RICHMOND, Va., March 9, 2016 /Weed Wire/ — Yesterday, Virginia’s lawmakers passed a bill which will allow for the eventual production and distribution of low THC marijuana oils in the Commonwealth. After lengthy discussions and negotiations in both houses, SB701, Cannabidiol oil and THC-A oil; permitting of pharmaceutical processors to manufacture and provide, passed the House of Delegates unanimously on Monday. The bill returned to the Senate Tuesday with amendments and passed with a vote of 39-0. The bill now goes to the Governor’s desk for his signature.
“Providing this medication to Virginians is absolutely the right thing to do,” said Senator Dave Marsden, the sponsor of the legislation.“THCa and CBD oils have shown the ability to help alleviate the number and severity of seizures from intractable epilepsy and help so many families live a quality life. This is a huge step for Virginia, a first in the nation concept that will provide the medications in the safest most secure fashion and shows once again that Virginia leads the way.”
“I am pleased to have joined Senator Marsden once again in supporting legislation on this important issue. We must advocate for our most vulnerable Virginians. Passage of SB 701 is one of the many ways this can be done,” said Delegate Eileen Filler-Corn, co-sponsor of the legislation.
Last year’s passage of SB1235 and HB1445 gave intractable epilepsy patients and their caregivers an affirmative defense for possession of two marijuana oils, THCa and CBD used to treat seizures. However, the law provides no way for patients to obtain the oils without breaking federal and state laws. This legislation seeks to create a way to process and provide THCa and CBD Oils for patients with intractable epilepsy by requiring the Board of Pharmacy to create regulations to safely and securely provide the oils. Once the Board of Pharmacy creates the regulations they will be brought back before the legislature next year for final approval. Processing and distribution of the oils would not begin until sometime in 2017.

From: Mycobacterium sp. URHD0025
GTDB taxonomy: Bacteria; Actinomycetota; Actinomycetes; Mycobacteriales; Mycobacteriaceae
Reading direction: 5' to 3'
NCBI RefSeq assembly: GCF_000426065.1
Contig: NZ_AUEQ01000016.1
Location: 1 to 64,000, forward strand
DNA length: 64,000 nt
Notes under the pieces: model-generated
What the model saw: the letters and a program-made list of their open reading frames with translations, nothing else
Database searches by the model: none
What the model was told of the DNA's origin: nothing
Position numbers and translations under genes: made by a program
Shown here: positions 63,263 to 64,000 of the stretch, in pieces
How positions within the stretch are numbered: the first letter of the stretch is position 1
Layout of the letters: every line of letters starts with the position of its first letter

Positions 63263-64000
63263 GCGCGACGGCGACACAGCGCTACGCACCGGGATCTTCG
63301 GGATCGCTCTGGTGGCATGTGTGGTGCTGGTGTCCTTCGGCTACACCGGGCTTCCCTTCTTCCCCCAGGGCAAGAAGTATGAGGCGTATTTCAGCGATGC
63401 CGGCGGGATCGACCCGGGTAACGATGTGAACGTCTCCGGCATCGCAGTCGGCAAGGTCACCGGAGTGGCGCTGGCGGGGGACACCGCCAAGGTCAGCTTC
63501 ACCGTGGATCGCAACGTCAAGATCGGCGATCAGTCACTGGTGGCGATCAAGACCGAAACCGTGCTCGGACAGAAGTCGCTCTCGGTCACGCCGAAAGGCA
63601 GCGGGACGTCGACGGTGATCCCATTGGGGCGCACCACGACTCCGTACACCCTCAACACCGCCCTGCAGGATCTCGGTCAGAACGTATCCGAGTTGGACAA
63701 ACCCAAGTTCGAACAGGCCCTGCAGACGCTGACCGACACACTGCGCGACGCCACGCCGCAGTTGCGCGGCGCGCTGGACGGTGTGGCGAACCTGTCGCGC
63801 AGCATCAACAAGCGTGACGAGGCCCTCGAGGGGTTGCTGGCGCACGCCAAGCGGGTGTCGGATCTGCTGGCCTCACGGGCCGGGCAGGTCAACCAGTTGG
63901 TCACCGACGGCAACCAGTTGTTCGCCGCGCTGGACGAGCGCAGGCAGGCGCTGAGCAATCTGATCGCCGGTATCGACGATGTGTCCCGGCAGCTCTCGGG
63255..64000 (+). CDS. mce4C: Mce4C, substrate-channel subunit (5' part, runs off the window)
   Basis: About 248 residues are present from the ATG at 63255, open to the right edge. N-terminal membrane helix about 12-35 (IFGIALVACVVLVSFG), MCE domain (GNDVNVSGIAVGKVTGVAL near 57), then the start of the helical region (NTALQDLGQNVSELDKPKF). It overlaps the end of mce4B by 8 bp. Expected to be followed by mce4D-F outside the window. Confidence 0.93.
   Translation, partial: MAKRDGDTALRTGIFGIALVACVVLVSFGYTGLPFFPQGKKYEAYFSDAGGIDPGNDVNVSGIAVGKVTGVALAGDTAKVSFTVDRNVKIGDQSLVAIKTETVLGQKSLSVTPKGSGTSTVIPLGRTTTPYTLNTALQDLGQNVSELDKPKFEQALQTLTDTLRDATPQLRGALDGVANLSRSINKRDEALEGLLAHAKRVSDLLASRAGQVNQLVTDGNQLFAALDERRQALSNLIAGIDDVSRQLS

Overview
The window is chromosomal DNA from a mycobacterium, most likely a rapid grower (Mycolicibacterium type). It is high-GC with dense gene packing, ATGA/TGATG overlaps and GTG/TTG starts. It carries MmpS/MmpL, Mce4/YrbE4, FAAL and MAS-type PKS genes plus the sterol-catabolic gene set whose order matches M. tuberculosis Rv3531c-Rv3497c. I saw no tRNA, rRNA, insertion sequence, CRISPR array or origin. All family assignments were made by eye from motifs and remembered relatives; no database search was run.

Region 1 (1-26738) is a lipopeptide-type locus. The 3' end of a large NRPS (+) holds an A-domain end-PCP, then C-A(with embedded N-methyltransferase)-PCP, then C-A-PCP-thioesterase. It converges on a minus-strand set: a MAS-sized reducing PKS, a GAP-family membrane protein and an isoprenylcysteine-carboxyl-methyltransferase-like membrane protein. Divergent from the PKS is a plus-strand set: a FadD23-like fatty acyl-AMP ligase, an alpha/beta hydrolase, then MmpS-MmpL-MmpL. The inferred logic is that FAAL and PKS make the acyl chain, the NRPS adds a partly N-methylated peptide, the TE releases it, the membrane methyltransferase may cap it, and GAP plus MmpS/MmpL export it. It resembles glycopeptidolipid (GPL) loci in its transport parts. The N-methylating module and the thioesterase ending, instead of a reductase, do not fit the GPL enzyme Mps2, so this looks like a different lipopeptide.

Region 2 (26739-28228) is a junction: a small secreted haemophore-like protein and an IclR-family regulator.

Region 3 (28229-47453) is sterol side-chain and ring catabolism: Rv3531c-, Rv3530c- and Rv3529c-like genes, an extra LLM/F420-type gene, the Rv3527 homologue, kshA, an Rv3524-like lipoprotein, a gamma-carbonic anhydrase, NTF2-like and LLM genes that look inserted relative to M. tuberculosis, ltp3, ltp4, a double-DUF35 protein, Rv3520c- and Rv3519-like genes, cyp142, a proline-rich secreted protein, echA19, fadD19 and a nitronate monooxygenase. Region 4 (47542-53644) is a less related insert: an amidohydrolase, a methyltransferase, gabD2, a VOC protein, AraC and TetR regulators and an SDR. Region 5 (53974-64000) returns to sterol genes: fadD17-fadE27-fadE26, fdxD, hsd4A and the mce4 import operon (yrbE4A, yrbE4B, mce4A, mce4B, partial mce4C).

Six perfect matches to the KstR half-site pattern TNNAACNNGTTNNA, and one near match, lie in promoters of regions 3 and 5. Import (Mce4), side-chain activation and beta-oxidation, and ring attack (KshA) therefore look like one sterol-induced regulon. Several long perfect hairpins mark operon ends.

“We are grateful to the Virginia General Assembly for allowing this first step towards helping epilepsy patients and their families obtain a safe and reliable treatment in the Commonwealth without breaking laws,” said Beth Collins, ASA director of communications and outreach. “The passage of SB701 will have a dramatic impact on the lives of patients by further expanding the medical cannabis program to allow access within the state of Virginia to low-THC extracts.”
Virginia is one of 40 states with medical marijuana laws and according to ASA’s latest report on Medical Cannabis Access in the U.S., is one of the seventeen states that limits use to CBD and THCa oils for certain conditions. Activists and legislators from across the country will be discussing these types of laws and other medical cannabis topics at Americans for Safe Access’s 4th Annual Medical Cannabis Unity Conference in Washington, DC later this month.